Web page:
Antonio Villa-Real

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Antonio Villa-Real
Antoniovillareal.jpg
25th Associate Justice
of the Philippine Supreme Court
In office
June 26, 1925 – June 5, 1940
Appointed by Calvin Coolidge
Preceded by Ramon Avanceña
Succeeded by Roman Ozaeta
Personal details
Born (1880-01-17)January 17, 1880
Arayat, Pampanga, Captaincy General of the Philippines
Died February 12, 1945(1945-02-12) (aged 65)
Manila, Commonwealth of the Philippines

Antonio Villa-Real (January 17, 1880 — February 12, 1945) was a Filipino jurist who served as an Associate Justice of the Supreme Court.

Profile[edit]

Born in Pampanga, Villa-Real was forced to interrupt his schooling at age 15 in order to work following the death of his father. In 1895, he travelled to Japan and unsuccessfully sought to enlist in the Imperial Japanese Army. After also failing to enlist in the French Foreign Legion in Algeria, Villa-Real finally enrolled in a Tokyo university, where he earned a Bachelor of Arts degree in 1901.[1] He then moved to the United States before finally returning to the Philippines in 1904.

Upon his return to the Philippines, Villa-Real passed the civil service examinations, allowing him to work as an interpreter and translator with the Bureau of Justice. He also studied law, and passed the bar examinations in 1909. Villa-Real continued working at the Bureau of Justice, this time as an attorney, until he was appointed as a trial court judge in 1916. He returned to the Bureau of Justice in 1921, this time as attorney-general from 1921 to 1925.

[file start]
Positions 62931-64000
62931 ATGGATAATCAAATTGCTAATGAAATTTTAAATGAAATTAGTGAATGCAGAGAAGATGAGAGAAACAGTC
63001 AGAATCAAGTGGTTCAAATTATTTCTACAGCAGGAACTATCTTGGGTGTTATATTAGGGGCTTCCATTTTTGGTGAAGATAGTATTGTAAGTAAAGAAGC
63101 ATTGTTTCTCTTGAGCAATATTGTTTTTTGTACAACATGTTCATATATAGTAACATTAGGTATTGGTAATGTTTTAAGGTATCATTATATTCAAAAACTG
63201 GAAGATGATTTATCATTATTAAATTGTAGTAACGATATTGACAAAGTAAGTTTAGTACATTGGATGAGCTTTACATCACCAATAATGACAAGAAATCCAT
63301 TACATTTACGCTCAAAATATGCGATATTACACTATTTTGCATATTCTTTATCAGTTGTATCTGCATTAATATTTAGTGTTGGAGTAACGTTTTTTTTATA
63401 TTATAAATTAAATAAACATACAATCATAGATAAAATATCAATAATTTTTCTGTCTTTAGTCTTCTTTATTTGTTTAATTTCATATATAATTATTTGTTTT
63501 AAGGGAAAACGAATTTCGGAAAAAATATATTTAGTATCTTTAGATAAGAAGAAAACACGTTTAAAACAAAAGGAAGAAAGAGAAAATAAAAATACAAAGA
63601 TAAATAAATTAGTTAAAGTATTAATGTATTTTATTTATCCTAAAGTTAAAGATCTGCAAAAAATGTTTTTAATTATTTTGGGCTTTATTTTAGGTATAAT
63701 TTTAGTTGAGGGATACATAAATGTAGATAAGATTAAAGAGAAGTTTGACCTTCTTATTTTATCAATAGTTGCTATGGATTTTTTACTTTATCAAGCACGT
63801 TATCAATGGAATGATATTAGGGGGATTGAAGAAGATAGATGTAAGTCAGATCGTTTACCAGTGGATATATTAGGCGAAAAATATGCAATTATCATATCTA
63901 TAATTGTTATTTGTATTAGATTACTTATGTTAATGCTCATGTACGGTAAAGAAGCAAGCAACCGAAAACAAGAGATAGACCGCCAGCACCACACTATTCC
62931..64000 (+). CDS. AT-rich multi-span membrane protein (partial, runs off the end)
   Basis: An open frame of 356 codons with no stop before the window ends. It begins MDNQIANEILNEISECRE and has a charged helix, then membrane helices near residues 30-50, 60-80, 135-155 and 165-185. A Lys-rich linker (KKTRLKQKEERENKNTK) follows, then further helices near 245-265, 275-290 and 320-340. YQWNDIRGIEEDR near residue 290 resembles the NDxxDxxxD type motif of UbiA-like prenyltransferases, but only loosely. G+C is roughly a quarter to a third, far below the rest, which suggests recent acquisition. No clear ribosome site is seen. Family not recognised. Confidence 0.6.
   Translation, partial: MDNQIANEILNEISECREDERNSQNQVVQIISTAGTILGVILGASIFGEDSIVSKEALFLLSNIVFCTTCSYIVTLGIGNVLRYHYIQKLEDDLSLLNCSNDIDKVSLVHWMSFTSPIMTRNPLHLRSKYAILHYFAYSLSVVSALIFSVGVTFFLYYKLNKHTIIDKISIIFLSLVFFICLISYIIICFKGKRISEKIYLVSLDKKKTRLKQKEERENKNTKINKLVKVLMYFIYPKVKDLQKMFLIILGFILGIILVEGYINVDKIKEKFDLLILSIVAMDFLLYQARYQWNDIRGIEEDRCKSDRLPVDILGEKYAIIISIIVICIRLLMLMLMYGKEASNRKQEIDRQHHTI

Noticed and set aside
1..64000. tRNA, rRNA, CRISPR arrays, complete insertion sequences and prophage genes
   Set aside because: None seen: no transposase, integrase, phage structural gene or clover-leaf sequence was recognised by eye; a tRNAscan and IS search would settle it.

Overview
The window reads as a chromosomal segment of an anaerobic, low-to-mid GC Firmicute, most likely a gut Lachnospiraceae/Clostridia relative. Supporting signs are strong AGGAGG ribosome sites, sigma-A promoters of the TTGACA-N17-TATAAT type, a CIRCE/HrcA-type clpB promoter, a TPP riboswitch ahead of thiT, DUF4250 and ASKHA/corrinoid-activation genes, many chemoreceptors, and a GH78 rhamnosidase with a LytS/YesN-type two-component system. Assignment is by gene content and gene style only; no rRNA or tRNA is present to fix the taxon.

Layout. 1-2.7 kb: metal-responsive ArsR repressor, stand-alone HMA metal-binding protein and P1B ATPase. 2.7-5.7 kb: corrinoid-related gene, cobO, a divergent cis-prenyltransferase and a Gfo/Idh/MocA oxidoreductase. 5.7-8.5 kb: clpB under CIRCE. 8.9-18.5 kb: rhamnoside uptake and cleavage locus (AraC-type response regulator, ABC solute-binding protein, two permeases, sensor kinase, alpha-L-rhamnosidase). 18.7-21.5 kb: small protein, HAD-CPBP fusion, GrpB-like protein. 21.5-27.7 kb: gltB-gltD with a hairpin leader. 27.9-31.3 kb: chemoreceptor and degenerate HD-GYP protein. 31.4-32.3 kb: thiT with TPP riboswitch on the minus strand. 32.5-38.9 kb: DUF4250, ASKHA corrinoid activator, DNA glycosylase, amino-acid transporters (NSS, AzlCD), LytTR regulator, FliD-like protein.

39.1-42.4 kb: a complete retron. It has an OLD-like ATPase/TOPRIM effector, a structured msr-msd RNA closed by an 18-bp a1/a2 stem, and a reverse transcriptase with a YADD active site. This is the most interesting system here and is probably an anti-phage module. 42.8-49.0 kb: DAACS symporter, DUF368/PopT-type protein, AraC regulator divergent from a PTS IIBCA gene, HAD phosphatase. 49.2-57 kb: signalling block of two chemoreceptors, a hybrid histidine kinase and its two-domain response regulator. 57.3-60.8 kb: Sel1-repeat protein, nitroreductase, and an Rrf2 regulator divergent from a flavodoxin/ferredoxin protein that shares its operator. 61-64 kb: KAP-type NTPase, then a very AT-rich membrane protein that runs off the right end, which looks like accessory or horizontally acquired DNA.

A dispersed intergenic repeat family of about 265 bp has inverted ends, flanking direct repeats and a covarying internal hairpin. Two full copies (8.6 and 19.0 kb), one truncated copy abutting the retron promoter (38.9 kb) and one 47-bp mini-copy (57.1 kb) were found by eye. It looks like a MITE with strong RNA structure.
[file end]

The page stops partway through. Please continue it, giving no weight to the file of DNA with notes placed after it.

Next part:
Attorney-general Villa-Real was appointed to the Supreme Court as an Associate Justice on June 26, 1925, filling the vacancy caused by the elevation of Justice Ramon Avanceña to the Chief Justiceship. Villa-Real served on the Court for the next 15 years, until his retirement on June 5, 1940. Among his more notable opinions were in People v. De Guzman, 51 Phil. 105 (1927), a leading case on rape, as well as the original decision in Ang Tibay v. CIR, which would be reversed after his retirement through a famous decision by Justice Jose P. Laurel.

Death[edit]

Villa-real was one of 2 Supreme Court Justices who were executed by the Imperial Japanese Army during the Battle of Manila in 1945. On February 12, Japanese soldiers stormed the Pax Court complex in Pasay, a housing compound owned and resided in by Villa-real. 19 people, including Villa-Real and his wife Paz, were herded into a living room, bound, then made to kneel. A grenade was hurled at the group followed by gunfire, leaving 15 dead, including Villa-Real and his wife.[2] Just two days earlier, Villa-Real's former colleague on the Court, Anacleto Diaz, had been executed by the Japanese along Taft Avenue in Ermita, Manila.

References[edit]

  • Sevilla, Victor J. (1985). Justices of the Supreme Court of the Philippines Vol. I. Quezon City, Philippines: New Day Publishers. pp. 126–127. ISBN 971-10-0134-9. 
  • Aluit, Alfonso (1994). By Sword and Fire: The Destruction of Manila in World War II 3 February - 3 March 1945. Philippines: National Commission for Culture and the Arts. p. 288. ISBN 971-8521-10-0. 

Notes[edit]

  1. ^ Justices of the Supreme Court, p. 126
  2. ^ By Sword and by Fire, p. 288
Preceded by
Ramon Avanceña
Associate Justice of the Supreme Court of the Philippines
1933–1941
Succeeded by
Roman Ozaeta